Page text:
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Program and General Information
The Blood Python is medium-sized non-venomous snake species found in the Malay Peninsula, Thailand and Sumatra and other smaller islands.
They are also known by other common names such as red blood python, Malaysian blood python, Sumatran blood python, red short-tailed python or Brongersma’s short-tailed python.
The species is found in tropical forests, palm plantations, and tropical swamps and marshes in the Malaysian peninsula, eastern Sumatra, and outlying islands.
Common Physical Features
A mature Blood Python will grow to 5-8 feet in length and are heavily built with muscle. In relation to the length of the python’s body, its tail is very short in length. Its blood red color comes from its scales, which will begin to appear within 2-3 years of age. Females are often longer than males. When breeding, they lay a clutch of up to 12-16 eggs.
The body color ranges from tan, brown, yellow to a cherry red, bright red or oxblood covered with lighter gold, tan, gold or orange and black blotches and stripes. The belly is usually white, very often with small blackish markings
The head is usually gray, although some specimens may exhibit a black or even reddish head, they are also known for their changing head colors. So a black-headed snake in the morning could have a very pale, faded head coloration in the evening and vice versa.
Habitat and Global Range
Found in Indonesia, Thailand, and Malaysia. Unconfirmed records state that these snakes may be found in several other countries (Singapore), but it is more likely that they were introduced there by humans.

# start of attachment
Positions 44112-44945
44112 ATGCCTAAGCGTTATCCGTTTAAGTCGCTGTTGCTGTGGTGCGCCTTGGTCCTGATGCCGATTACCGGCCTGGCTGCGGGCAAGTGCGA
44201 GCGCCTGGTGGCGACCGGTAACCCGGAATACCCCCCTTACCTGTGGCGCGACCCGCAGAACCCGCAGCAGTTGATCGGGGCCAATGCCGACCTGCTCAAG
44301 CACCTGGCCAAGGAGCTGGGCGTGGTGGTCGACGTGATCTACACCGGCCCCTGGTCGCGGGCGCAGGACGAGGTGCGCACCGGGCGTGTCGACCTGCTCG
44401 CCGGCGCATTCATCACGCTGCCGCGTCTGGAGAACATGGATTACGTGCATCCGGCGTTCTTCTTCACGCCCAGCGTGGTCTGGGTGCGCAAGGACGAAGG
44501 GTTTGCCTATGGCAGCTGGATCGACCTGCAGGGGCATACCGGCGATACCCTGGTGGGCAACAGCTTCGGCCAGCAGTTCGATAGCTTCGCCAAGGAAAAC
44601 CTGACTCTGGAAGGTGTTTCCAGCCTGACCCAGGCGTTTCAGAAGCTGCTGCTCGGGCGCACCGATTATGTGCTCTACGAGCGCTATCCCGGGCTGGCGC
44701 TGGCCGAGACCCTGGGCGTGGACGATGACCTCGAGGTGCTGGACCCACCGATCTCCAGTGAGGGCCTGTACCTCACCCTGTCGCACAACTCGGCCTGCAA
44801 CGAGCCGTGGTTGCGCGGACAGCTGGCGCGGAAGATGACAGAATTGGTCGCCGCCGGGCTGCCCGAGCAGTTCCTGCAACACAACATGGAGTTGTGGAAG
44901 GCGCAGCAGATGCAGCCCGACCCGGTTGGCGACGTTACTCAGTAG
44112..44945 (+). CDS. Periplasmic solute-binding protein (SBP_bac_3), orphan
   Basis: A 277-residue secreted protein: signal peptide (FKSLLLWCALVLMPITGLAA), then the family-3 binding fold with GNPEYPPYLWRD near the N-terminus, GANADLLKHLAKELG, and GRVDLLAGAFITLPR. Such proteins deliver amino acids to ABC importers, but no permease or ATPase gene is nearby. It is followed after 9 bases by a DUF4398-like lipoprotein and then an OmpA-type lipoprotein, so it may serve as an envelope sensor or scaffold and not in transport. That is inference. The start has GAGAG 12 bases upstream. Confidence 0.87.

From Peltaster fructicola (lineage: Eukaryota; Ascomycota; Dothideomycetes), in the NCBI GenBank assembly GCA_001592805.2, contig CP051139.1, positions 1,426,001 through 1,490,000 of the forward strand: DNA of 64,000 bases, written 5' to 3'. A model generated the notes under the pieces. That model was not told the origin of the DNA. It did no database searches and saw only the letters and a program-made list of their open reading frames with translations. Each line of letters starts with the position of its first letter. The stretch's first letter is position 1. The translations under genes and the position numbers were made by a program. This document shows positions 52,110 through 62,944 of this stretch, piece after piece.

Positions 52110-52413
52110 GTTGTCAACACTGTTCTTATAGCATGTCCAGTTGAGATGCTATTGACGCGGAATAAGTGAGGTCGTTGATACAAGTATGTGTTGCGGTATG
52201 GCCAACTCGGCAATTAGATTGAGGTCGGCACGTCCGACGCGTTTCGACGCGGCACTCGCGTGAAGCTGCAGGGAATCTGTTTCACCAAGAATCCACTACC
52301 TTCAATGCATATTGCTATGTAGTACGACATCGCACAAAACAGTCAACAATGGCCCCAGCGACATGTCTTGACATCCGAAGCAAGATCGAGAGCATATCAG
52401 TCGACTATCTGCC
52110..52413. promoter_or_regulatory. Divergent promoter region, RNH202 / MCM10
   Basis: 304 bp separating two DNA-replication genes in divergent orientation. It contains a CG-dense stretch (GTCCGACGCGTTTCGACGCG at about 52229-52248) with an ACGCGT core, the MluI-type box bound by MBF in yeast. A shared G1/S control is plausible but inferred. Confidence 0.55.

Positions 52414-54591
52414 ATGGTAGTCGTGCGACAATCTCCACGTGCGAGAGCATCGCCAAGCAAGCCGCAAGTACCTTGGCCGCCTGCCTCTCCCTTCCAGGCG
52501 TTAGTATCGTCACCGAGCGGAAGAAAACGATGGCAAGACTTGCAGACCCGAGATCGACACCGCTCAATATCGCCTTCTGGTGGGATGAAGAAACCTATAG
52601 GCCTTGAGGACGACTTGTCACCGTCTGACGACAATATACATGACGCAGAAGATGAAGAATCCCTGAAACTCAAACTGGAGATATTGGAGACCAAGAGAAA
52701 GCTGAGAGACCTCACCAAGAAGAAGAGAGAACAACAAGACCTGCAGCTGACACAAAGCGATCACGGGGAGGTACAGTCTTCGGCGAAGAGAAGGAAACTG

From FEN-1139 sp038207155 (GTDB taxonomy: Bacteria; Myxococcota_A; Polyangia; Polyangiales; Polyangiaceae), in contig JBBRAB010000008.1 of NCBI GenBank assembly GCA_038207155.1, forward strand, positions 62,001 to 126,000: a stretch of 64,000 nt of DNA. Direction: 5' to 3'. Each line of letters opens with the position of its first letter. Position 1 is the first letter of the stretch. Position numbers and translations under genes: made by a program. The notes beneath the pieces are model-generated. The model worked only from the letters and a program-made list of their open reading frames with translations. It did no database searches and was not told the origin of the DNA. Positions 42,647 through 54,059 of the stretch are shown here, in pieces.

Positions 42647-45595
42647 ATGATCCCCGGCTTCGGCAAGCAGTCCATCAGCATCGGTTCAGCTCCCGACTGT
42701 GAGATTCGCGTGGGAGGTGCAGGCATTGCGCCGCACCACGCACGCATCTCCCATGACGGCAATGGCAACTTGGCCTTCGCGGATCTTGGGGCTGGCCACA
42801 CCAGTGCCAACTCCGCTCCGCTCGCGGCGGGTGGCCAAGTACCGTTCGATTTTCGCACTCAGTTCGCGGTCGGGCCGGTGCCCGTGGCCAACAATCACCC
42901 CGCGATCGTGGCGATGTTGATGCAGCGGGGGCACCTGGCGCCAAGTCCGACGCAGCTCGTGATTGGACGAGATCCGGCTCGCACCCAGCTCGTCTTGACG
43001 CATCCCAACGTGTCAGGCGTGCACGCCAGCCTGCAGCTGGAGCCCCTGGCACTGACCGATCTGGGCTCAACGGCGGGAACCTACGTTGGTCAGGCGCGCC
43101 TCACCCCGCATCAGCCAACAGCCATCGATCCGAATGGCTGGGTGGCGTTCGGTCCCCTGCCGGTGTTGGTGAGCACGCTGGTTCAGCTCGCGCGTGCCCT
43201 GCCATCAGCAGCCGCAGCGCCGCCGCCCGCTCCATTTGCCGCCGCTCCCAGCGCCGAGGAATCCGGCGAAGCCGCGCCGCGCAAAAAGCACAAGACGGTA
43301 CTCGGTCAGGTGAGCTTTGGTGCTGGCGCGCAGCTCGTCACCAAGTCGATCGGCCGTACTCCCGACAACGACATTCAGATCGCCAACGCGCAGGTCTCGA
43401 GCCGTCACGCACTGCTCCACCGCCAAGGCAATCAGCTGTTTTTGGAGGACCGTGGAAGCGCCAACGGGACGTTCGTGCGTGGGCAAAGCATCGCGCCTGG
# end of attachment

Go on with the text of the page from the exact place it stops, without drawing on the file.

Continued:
They live primarily in lowland swamps, but can also be found in rainforest habitats and marshes. They have been known to exist well in human populated areas and are especially found in oil palm plantations where they feed on rodents attracted to the area. It is believed that the ability to thrive in these human-modified areas is leading to an increase in the general population of the species.
Blood pythons will prey upon small mammals and occasionally birds. Rats, mice, and other rodents make up the majority of their diet.
They are non-venomous snakes, like all pythons, and kill their prey by constriction. After biting their prey, they wrap around it and squeeze tighter every time the prey lets out a breath, until the prey is dead. They then swallow the item whole.
Behavior and Life Cycle
Blood Pythons reach sexual maturity at 2-4 years old. Oviparous, females will lay up to 16 eggs. Females will remain coiled during incubation period and are likely to shiver to produce heat for the eggs. Because of this, they may lose half their body weight during incubation. Hatchlings will emerge after 2.5-3 months at approximately 12 inches in length. Wild pythons will be nervous, thus aggressive. Pythons in human care will be more docile if handled from a young age. They spend most of their time in water for hunting purposes.
- Also known as Brongersma’s Short-tailed Python or Red Short-tailed Python. This snake was originally considered as subspecies of Python curtus but was recently upgraded to its own species in 2001.
- Blood Pythons can weigh up to 50 pounds!
- They spend most of their time underwater waiting to ambush their prey.
- They, like all pythons, have heat-sensing pits on their upper lip that help them detect warm-blooded prey.
Blood Pythons are hunted frequently for their scales for leather. 50,000 skins are reported to CITES by Indonesia every year. Populations are now dropping in Southeast Asia due to this overhunting. They are also quite common in the pet trade. However, many owners cannot provide the proper care for these snakes because of their large size and long life span.
Be careful when buying leather or snake skin. Do not buy leather or fur from real animals. Research pets before you become an owner. Be aware of expected lifespan, diets, and specific requirements. Make sure to research the provider of your pet and not purchase from someone who removes animals directly from the wild.